BETHESDA, Md. -- Before Tiger Woods committed last week to playing at Congressional Country Club, many figured that the tournament would look and feel very much like it did last year, when the absence of the world's former No. 1 player offered plenty of elbow room.
It could be that way again this weekend.
The crowds and major-championship buzz that followed the game's biggest draw through the first two rounds likely will disappear now that Woods, looking older than 38 and trying to find his game after being sidelined more than three months after back surgery, has missed the cut.
Coming into Friday's second round at 3-over-par, mostly the result of poor first-round putting, Woods struggled in all facets of his game, shooting a 4-over 75. His two-day total of 7-over-par 149 was 13 shots off the lead and four strokes off the cut line.
Four players -- Australians Marc Leishman and Oliver Goss, a 20-year-old making only his second start as a pro, as well as Americans Ricky Barnes and Patrick Reed -- lead the tournament at 6-under. Another Australian, veteran Stuart Appleby, is one shot back at 5-under, tied with tour rookie Hudson Swafford.
Friday marked only Woods' 10th missed cut in a PGA Tour event in his 18-year career. The only time he missed the cut by more strokes came when he was 9-over-par after two rounds at the 2010 Quail Hollow Championship, in Charlotte, N.C., where he missed by eight shots.
But Woods preferred to look at the positive: He didn't reinjure himself after playing for the first time since having surgery to relieve a nerve impingement.
"I didn't have any setbacks," he said. "I came back four weeks earlier than we thought that I could, and the one thing I was worried about the most was going out there and hitting driver full-out. I haven't hit it in competitive speed. You know, you can hit it at home. That's a totally different speed than tournament golf."
Despite missing the fairway or green off the tee on each of the first three holes, then stubbing a 6-foot birdie putt, Woods left the fourth hole at even par. But he seemed to come unhinged with a double bogey on the par-4 fifth hole after failing to get a buried ball out of a greenside bunker.
Woods then three-putted for par from 50 feet on the first par-5, the sixth hole.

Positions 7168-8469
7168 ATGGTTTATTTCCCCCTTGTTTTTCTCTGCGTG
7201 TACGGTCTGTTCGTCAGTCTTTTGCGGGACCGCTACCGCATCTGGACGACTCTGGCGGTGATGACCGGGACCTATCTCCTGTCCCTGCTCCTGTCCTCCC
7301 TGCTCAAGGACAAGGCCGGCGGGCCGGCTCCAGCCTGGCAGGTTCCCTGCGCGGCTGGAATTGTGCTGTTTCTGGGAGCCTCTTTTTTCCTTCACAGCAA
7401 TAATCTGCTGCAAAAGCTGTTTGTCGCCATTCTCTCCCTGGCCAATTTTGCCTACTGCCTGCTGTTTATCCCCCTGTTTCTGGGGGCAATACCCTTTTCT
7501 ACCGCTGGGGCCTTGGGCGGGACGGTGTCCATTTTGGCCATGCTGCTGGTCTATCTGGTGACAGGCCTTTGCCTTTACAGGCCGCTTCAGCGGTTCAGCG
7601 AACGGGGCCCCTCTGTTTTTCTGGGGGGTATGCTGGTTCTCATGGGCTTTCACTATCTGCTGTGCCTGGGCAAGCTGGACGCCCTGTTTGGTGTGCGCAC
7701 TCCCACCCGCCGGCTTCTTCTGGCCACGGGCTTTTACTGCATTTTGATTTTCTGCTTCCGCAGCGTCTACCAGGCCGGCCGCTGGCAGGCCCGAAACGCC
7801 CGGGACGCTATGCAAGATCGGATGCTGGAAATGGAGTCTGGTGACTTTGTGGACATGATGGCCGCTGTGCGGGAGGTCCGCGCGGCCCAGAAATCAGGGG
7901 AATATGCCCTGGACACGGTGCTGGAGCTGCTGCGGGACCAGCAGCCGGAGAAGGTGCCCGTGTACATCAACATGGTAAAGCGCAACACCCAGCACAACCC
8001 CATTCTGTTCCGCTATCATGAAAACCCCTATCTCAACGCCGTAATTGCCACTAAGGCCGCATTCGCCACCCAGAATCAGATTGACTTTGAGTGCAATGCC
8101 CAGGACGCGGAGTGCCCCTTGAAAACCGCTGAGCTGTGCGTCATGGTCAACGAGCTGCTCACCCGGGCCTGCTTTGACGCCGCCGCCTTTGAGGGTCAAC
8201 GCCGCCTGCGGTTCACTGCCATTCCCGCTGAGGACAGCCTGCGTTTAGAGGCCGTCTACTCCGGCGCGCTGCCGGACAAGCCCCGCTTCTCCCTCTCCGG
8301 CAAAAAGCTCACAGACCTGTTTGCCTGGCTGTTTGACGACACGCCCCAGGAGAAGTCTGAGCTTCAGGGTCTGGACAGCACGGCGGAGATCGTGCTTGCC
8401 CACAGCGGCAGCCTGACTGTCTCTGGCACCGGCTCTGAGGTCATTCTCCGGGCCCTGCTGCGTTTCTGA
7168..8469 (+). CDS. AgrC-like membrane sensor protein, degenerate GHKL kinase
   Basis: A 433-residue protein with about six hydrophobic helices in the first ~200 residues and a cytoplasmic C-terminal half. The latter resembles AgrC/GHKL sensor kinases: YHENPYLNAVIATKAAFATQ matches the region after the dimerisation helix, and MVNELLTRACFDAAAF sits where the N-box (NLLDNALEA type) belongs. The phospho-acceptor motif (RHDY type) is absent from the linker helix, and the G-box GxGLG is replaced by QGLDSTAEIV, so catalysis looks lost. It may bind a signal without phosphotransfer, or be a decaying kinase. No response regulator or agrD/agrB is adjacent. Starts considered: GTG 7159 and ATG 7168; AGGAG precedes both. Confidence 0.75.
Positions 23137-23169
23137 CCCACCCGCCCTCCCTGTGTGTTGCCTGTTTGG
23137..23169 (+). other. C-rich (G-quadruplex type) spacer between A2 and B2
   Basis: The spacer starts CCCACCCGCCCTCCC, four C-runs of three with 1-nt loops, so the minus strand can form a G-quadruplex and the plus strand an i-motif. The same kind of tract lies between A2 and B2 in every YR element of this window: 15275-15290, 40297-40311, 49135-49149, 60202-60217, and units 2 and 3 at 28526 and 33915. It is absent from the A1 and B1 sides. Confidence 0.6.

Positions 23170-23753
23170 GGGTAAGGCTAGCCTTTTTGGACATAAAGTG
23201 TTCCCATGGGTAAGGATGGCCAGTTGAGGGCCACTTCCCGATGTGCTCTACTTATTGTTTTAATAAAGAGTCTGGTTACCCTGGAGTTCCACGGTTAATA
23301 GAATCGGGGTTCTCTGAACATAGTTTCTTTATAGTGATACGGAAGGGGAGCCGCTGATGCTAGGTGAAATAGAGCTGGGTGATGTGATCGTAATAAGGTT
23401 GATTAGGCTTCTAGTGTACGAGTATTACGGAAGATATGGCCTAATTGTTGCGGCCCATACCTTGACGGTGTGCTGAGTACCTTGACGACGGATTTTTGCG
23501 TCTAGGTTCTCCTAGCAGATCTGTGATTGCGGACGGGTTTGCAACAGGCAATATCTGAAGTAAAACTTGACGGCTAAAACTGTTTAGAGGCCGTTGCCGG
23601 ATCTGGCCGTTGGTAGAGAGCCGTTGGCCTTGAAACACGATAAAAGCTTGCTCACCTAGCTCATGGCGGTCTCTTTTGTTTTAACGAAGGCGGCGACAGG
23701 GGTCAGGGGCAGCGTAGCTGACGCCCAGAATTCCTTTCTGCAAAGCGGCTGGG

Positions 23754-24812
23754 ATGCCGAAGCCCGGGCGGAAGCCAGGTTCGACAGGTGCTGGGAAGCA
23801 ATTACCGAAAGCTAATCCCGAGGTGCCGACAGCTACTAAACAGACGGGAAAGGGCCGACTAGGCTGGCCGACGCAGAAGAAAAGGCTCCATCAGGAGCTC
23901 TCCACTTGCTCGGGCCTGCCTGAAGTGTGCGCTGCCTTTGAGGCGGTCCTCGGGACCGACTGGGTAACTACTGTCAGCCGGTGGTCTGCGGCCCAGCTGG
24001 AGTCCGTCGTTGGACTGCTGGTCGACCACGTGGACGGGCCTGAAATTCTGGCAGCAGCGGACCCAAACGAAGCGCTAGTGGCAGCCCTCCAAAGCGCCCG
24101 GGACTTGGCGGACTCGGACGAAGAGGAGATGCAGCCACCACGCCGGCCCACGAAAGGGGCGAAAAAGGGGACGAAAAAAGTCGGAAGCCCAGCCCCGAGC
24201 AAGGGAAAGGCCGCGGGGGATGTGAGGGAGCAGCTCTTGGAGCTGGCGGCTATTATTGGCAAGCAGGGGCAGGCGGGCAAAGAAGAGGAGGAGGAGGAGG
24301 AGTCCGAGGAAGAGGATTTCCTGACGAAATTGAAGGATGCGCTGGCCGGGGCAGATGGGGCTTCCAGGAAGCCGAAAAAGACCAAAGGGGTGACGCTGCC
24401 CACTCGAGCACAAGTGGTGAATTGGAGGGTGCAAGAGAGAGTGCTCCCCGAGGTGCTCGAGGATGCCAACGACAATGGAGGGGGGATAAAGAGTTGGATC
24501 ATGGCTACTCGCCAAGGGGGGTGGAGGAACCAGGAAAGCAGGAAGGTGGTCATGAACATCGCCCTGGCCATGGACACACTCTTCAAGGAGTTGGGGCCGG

After giving the thousands of fans who lined the fairways some hope that he'd stick around for the weekend by making consecutive birdies on the par-5 ninth and par-3 10th holes, Woods yanked a drive into a ravine on the par-4 11th. That started a stretch of four straight bogeys.
"We had a couple of simple holes, and I just had to get past 11," said Woods, who made one birdie on the back nine. "That's a really tough tee shot and a tough hole, period. If I could get the ball in the fairway there, I figured I probably have a decent shot into a (front) pin. But I lost it right."
Woods said the "little mistakes" he made over Thursday and Friday were correctable before his next event, most likely the British Open at Royal Liverpool, where he won in 2006.
His stats were consistently mediocre this week at Congressional, where he has twice won the tournament he hosts, in 2009 and 2012. He needed 30 putts Friday after 31 Thursday. He hit seven of 14 fairways after hitting nine Thursday. He hit the green in regulation 10 of 18 times both days.
"I felt, a lot of times, it seemed like I was a yard off here and there, and that's what makes the difference between obviously going one way or the other," Woods said.
Playing with Woods, Jason Day of Australia and 20-year-old American phenom Jordan Spieth similarly struggled. The 26-year-old Day, himself coming back from a serious thumb injury that eventually might require surgery, missed the cut by a shot after a second straight 73. Spieth shot a 1-under 70 to finish at 2-over 143, safely ahead of the cut line.
Spieth said it was strange to see Woods, once among the tour's longest hitters, consistently come up shorter off the tee. It was also tough to watch Woods look more mortal than magician around the greens, where his touch was often the difference in his 14 career major wins.
"If it were anybody else, I would say I would expect kind of a struggle," Spieth said. "But you just never know with Tiger. He just got a couple of rounds under his belt. He's going to be a severe threat at the British, probably a favorite, and after playing these couple of rounds, I think he'll take something from it."
Woods said the only thing he planned to take after his first competitive action was a "nice little vacation" with his two children.
"I need to get back into competitive feel, just to feel it," said Woods, whose most recent title came last August. "Hit shots and shake some things off and see how things work. You know, the way I was physically before the surgery, it wasn't very fun to come out and try to play. I tried to play through it, and it wasn't very good."
Neither were his past two days. The next two days for those running the tournament won't be much better, either.
But look on the bright side: There should be plenty of elbow room.
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